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Georgetown Researchers Call for Improved Pathogen Genomic Data Sharing

NEW YORK — Researchers at Georgetown University have outlined strategies for improving the sharing of pathogen genomic sequencing data in order to ensure better preparedness for future pandemics.

In a commentary published in the New England Journal of Medicine on Wednesday, they noted that in past outbreaks, sharing of pathogen genome sequences was often delayed.

Among the reasons they cited were scientists' plans to publish their data, hesitance to share credit, and government concerns.

According to the authors, from the O’Neill Institute for National and Global Health Law at the Georgetown University Law Center and the Department of Health Management and Policy at Georgetown University Medical Center, there is no global system for sharing such data at the moment.

"Various repositories and sites where data are shared operate on different principles and under terms shaped by their hosts' competing incentives," they wrote.

The problem was highlighted during the COVID-19 pandemic, they added, when the SARS-CoV-2 genome became available on multiple sites and repositories such as, Global Initiative on Sharing All Influenza Data (GISAID), and GenBank, which is part of the International Nucleotide Sequence Database Collaboration (INSDC).

These repositories, however, had different terms for sharing and subsequent use of the data, acknowledgment of sources, and incorporation of the data into downstream applications, diagnostics, therapies, or vaccines, which became a problem, according to the authors.

"Multiplicity of repositories and competing and conflicting terms of use have led to suboptimal tools for developing vaccines, insufficient local or regional representation in research and development work, diagnostics that were not rapidly tailored or tested against original or new variants of pathogens, and skewed and nonrepresentative epidemiology in genomic surveillance," they wrote.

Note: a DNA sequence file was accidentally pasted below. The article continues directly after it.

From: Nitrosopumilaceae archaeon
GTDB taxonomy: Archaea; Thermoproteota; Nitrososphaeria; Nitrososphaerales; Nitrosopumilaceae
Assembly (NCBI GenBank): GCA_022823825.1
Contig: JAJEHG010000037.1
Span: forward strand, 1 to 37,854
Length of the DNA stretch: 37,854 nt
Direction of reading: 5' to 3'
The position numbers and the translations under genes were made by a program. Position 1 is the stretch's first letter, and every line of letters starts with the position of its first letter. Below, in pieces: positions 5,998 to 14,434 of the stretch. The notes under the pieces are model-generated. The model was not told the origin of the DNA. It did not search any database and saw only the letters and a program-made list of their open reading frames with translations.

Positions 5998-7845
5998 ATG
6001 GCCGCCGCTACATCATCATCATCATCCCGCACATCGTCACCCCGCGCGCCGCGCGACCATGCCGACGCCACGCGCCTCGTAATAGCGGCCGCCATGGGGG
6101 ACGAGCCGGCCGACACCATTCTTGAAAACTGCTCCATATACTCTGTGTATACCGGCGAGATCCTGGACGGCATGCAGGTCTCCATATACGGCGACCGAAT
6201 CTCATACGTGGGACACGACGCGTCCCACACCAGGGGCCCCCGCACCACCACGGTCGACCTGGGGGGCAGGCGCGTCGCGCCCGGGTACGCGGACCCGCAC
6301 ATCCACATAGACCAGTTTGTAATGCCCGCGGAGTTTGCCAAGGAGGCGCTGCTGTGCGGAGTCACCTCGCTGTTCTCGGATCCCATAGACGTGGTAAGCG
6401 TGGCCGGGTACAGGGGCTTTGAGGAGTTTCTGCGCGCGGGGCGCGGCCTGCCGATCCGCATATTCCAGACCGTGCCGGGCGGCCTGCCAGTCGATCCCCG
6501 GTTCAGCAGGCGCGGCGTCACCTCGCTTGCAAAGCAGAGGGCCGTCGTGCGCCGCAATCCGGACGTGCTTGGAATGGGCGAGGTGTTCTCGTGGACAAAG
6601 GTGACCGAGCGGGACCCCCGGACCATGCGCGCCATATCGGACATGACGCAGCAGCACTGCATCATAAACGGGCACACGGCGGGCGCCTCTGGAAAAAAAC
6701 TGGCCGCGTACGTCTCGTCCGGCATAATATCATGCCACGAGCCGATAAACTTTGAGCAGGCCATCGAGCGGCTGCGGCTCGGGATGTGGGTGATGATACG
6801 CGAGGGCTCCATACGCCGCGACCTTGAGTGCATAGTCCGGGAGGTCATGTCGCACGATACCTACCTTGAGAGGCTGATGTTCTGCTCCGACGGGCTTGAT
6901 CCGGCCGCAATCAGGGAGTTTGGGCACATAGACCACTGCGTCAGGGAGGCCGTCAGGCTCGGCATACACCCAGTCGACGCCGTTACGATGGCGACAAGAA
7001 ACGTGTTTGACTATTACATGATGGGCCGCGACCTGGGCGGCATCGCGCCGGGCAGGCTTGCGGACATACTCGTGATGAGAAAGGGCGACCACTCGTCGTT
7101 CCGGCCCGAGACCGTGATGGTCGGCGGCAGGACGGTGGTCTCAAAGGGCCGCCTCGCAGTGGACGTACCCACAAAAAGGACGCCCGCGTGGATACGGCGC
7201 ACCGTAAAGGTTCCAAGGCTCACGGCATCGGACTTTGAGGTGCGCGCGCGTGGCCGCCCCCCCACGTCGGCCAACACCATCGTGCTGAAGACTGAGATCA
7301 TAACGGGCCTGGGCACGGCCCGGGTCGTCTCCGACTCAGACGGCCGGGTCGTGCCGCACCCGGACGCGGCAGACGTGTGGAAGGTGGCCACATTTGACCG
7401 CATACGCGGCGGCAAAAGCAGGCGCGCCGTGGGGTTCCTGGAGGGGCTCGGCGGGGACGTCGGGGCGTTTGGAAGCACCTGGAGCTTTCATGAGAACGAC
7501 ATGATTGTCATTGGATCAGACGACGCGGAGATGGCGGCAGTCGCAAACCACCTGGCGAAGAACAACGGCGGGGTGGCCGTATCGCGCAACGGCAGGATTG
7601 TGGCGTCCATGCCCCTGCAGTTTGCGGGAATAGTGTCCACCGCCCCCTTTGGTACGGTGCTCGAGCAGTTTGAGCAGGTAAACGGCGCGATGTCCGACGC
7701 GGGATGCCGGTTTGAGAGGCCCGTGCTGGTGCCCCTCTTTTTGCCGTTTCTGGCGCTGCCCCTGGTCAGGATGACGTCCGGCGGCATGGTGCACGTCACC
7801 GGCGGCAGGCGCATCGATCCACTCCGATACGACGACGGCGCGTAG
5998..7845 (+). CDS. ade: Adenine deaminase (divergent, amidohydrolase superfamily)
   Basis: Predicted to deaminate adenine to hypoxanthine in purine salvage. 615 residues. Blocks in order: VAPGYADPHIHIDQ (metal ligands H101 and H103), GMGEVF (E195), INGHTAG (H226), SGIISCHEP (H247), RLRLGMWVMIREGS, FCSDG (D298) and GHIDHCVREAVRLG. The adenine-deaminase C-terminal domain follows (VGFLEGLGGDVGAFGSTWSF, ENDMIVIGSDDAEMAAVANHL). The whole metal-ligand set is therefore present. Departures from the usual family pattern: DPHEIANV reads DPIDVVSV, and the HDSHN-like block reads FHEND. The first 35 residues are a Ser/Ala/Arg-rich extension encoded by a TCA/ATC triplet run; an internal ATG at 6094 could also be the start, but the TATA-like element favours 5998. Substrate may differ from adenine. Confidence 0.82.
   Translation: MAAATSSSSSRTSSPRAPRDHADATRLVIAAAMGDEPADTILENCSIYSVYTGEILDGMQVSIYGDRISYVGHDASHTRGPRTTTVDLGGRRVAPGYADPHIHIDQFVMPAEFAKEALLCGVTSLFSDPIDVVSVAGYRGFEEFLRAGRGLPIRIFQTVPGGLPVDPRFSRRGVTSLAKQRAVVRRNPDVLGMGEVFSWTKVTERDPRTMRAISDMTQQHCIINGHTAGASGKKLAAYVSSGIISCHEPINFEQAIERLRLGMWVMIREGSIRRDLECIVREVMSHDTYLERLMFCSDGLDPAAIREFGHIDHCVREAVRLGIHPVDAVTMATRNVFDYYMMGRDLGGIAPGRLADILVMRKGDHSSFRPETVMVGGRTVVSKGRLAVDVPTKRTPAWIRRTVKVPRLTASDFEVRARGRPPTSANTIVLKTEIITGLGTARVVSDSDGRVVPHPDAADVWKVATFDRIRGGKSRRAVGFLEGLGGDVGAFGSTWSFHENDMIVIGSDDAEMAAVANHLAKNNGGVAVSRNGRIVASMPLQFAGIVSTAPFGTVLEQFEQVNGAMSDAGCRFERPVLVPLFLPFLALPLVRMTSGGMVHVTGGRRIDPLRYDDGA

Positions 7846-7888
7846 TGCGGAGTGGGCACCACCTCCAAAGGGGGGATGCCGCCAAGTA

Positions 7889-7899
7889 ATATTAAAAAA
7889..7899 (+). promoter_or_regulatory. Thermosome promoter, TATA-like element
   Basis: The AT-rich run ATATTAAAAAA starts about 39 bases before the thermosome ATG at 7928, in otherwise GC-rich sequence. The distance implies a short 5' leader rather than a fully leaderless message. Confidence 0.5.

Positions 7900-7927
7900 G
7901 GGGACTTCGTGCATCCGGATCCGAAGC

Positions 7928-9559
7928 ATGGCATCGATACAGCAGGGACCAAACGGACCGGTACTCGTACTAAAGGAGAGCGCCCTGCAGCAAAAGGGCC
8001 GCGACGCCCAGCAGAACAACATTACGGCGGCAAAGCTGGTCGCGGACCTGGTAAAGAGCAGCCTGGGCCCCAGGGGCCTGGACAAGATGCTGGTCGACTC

One of the solutions they suggested is that repositories could enter into formal public-health-use agreements with one another. "Such an agreement between INSDC repositories and GISAID, for example, would make it easier for signatory institutions' staff to gain permission to access and aggregate data, conduct analyses, and report variants," they wrote. In exchange, signatory institutions would affirm that their staff would not transfer others' repository records without permission.

They also proposed that the World Health Organization could create and maintain a repository of agreements between database owners and lead coordination and development of rules for standardization, interoperability, and sharing.

"Future preparedness depends on interoperability among data systems, more effective data use, international harmonization and collaboration, and clear and consistent rules governing attribution and use," they wrote.

Meanwhile, they also recommended amendments to a World Health Assembly convention draft on pandemic prevention, preparedness, and response. The current draft only requires a government that possesses pathogen genomic data to upload them to one or more "publicly accessible databases" of its choice. "As we have argued, the core problem is not what governments possess but what researchers possess and the terms under which they share," they wrote.

They concluded that future preparedness would depend on interoperability among data systems, more effective data use, international harmonization and collaboration, and clear and consistent rules governing attribution and use.